“Bill,” he says to the zoo keeper. “I don’t have a speech prepared. Was I supposed to?”

Bill turns his head to Mr. Cunningham while still walking forward. “A speech? No, I’d say a speech isn’t necessary.”

“Good,” Mr. Cunningham sighs in relief.

Suddenly Bill comes to a halt. Mr. Cunningham looks around but sees no stage. “This isn’t it, is it? Where are we having the ceremony?”

Bill looks strangely at the old man. “Right over there is the plaque.” Mr. Cunningham follows Bill’s finger to a post that has a blanket draped over it. He can’t believe it.

The group gathers around as Bill steps behind the post. “And now!” he yells to the group. “I reveal to you the latest zoo plaque with a verse inscribed upon it from a poem written by Mr. Cunningham!” Bill pulls back the sheet and there stands a small plaque with even smaller letters.

Mr. Cunningham sits down on a bench in shock. This can’t be happening.

Someone in the crowd calls out what he is thinking. “Is that it!? That’s the grand ceremony?”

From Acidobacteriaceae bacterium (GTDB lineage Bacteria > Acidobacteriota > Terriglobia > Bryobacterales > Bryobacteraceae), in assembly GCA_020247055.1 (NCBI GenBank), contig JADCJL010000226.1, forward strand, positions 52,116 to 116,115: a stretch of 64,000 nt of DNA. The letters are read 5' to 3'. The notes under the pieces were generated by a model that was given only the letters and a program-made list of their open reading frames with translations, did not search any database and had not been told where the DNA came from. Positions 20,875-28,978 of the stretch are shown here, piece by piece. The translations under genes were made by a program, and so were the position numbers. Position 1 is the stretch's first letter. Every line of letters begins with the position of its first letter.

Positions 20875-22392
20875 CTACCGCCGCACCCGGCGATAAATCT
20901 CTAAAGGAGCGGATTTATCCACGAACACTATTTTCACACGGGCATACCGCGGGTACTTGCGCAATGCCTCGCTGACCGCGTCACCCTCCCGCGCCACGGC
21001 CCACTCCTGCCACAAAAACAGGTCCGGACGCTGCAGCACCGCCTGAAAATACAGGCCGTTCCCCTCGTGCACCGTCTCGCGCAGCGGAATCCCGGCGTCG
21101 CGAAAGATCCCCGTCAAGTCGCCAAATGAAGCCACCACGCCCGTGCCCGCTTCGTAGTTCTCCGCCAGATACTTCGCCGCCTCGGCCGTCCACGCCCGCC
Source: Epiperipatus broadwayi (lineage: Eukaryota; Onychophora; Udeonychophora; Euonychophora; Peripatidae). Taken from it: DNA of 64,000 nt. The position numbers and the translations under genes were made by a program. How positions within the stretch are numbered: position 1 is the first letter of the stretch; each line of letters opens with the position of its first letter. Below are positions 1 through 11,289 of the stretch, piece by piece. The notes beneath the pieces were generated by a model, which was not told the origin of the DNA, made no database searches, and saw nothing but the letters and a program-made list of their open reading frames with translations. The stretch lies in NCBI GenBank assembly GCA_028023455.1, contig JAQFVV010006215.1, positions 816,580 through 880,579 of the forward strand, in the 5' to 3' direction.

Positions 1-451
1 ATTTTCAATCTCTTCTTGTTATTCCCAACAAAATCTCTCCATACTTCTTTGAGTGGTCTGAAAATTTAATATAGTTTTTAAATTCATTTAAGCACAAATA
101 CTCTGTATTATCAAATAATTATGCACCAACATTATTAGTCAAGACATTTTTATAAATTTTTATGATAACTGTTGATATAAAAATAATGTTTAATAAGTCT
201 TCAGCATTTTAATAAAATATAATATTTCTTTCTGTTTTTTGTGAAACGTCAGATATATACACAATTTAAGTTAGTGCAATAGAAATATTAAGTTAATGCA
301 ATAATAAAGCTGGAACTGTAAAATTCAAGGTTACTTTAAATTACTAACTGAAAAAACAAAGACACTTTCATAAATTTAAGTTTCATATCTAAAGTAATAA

“I’m afraid so,” Bill answers.

Mr. Cunningham shakes his head in disappointment. His wife sits beside him. Not knowing what else to do, the people begin filing past the plaque, one by one, and then leaving. After sometime Mr. Cunningham looks up to see only his kids and their families left.

He sighs and stands to look at the plaque. His wife joins him and they both read the plaque together:

The lion roars like a dragon

The bear eats like a horse drawn wagon

The donkey walks like a lame mole

And the zebra falls into a burning hole

These things must be a sign to mankind

For an animal is just a picture of the human mind.

                “Well,” his wife mutters after reading it. “I think it’s the only claim to fame you’ll get, dear.”

I Was a Paralytic (Mark 2:1-12)

“I would prefer to stay indoors today,” I say calmly. “Sunlight might not be good for my bones.”

“Nonsense!” my friend objects, standing in the doorway of my bedroom. From my position I can see there are others behind my friend.

“Who is out there?” I inquire.

My friend turns around as if to see who I’m referring to. “I’ve brought some more of your friends.”

At this, my friend steps aside and three of my former coworkers walk into the room. I say former because I am no longer able to work in account to my sickness.